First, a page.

Ancient Greece brought many gifts to the world, whether it be democracy or philosophy. Although ancient history may seem archaic and irrelevant at first glance, that is really not the case upon further contemplation. Greeks were quite advanced for their times, bringing along revolutionary contributions to civilization, politics, science and the arts.

1. Socratic Method of Inquiry

"The highest form of human excellence is to question oneself and others."

Socrates encouraged people to question everything and anything, including themselves. He strongly believed that by being free of assumptions, humans can better themselves. Socrates was unapologetic about his beliefs and always stood his ground, even when it cost him his life. Basically, he wasn't afraid to speak the truth, and if that meant hurting people's feelings occasionally, then so be it.

In particular, Socrates was famous for his method of inquiry in which he would break the subject matter down and ask questions to stimulate critical thinking in intellectual discussions. This way, all presumptions could be cleared and all parties partaking in the debate could engage in the search for the same truth. Socratic circles and debates are based on these principles.

Socrates was one of the first philosophers to develop ethics. Till date, people continue to engage extensively in the debate of the human condition— about what is right and wrong, good and evil. By actively listening and participating in intellectual discourse, people can avoid misunderstandings and unnecessary arguments. Two things to remember are to ask questions and think critically. You do not have to take everything at face value and blindly agree with everyone else. It's okay to question things and have doubts because trust me, you are not alone.

Socrates prided himself on the fact that "he knew nothing." He always wanted to learn, and for simply recognizing that he was not all-knowing, he was smarter than everyone else. That recognition and acceptance is something more people could use today.

2. Plato's Allegory of the Cave

"We can easily forgive a child who is afraid of the dark; the real tragedy of life is when men are afraid of the light."

Plato introduced the idea of an ideal Republic and human blindness to the truth. He wanted people to climb out of their “caves” of darkness and ignorance, and step into reality and truth. In a world saturated with polarization and bias, his beliefs couldn’t be more relevant today. By accepting that people’s ideas of reality are inevitably filtered by subjectivity and ignorance, Plato encourages to actively seek transcendental reality. Not to mention, a term commonly used today, Platonic love takes its name from Plato himself.

In an era of alternative facts and media bias, it doesn't hurt to fact check for yourself. The world is filled with people living in their own bubbles. Ignorance is everywhere, but here is the good news. It is never too late to leave the cave and find your reality. Learning and acquiring knowledge is a lifelong process, definitely not limited to first twelve years of schooling. It can be hard to admit to others and yourself that you are unaware of certain things in the world, but the only way to fix it is your willingness to seek out the truth for yourself.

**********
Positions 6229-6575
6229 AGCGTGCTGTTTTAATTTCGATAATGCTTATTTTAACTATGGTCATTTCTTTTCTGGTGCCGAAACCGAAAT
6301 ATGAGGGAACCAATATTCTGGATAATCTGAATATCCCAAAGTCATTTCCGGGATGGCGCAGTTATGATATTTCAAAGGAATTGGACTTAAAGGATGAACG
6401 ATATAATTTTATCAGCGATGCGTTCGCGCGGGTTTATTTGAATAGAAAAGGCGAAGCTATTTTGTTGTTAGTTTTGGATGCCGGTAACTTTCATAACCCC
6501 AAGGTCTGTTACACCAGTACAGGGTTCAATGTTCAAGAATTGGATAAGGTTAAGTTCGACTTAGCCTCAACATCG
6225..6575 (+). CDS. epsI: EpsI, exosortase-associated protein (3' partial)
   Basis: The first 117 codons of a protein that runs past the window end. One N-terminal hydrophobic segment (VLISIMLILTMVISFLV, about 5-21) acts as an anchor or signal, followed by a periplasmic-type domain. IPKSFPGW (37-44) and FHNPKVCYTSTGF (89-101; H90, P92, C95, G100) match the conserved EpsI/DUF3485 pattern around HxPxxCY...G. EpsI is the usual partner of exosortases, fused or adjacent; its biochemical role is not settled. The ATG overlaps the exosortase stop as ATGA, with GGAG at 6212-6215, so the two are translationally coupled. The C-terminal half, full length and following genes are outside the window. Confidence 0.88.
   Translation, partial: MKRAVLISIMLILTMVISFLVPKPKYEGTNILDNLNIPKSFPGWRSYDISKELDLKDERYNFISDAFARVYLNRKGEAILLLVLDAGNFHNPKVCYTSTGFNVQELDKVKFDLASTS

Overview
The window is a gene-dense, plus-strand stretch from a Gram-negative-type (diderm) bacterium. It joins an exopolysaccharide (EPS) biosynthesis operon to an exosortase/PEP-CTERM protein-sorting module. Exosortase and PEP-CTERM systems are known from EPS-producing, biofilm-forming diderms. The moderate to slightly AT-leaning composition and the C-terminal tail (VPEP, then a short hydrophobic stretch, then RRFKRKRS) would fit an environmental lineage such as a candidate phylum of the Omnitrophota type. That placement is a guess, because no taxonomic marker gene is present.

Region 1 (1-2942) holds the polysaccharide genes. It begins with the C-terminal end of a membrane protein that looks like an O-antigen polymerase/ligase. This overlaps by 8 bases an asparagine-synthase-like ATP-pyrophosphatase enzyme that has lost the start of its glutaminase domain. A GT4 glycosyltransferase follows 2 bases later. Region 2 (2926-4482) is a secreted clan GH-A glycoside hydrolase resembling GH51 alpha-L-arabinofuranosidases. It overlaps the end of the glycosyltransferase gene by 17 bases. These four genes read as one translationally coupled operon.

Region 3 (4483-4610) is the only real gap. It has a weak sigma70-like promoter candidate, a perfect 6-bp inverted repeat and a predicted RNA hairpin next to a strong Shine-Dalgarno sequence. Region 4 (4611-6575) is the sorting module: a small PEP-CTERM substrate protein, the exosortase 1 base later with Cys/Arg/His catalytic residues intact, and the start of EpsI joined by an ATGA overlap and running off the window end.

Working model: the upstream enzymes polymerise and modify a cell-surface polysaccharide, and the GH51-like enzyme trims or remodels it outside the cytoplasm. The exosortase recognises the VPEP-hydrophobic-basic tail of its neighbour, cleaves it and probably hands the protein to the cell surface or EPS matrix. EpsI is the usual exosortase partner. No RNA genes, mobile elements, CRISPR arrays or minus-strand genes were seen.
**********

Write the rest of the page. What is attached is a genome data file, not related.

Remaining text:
3. A Competitive Spirit

More than 3000 years ago, Ancient Greece laid the foundation for the Olympic Games. The Olympics demonstrate strength and performance, but also capture human competitiveness. The competitive spirit continues today in schools, workplace, and athletics to push limits, motivate people, and secure rewards. Fair competition also promotes cooperation and teamwork— all of which are part of our daily lives today.

4. Aristotle's Method of Logic

"It is the mark of an educated mind to be able to entertain a thought without accepting it."

Aristotle believed that we live in a world made of facts, and in order to perceive knowledge, people need logical and methodical discourse. Logic and reasoning paved the way for modern sciences, including biology, psychology, and physics. Aristotle's ideas conflict with Plato's in that not everything in life is subjective and open to interpretation. Instead of finding your truth, he encourages people to find the truth.

5. A Search for Happiness

"The unexamined life is not worth living."

Socrates firmly believed in human virtue and goodness. He felt that the world could always use more kindness, and that notion stands just as true today. In particular, a school of thought known as Stoicism emerged as a way to respond to daily endeavors in human lives. In modern-day language, Stoicism means to "keep your cool" in chaotic situations. The main points that Stoics focus on are:

1. How can we lead a fulfilling, happy life?
2. How can we become better human beings?

A search for inner peace and happiness are the goals. People are encouraged to overcome difficulties, recognize their impulses, and understand what is within their control. Introspective thinking and being present in the moment are two principles that stand the test of time.

Whether it was introducing critical thinking, analyzing human nature, or questioning the moral compass, early philosophers asked and answered essential questions about life. Ancient philosophy is still relevant today, not only because it tells us how to think, but also what is important to think about in life.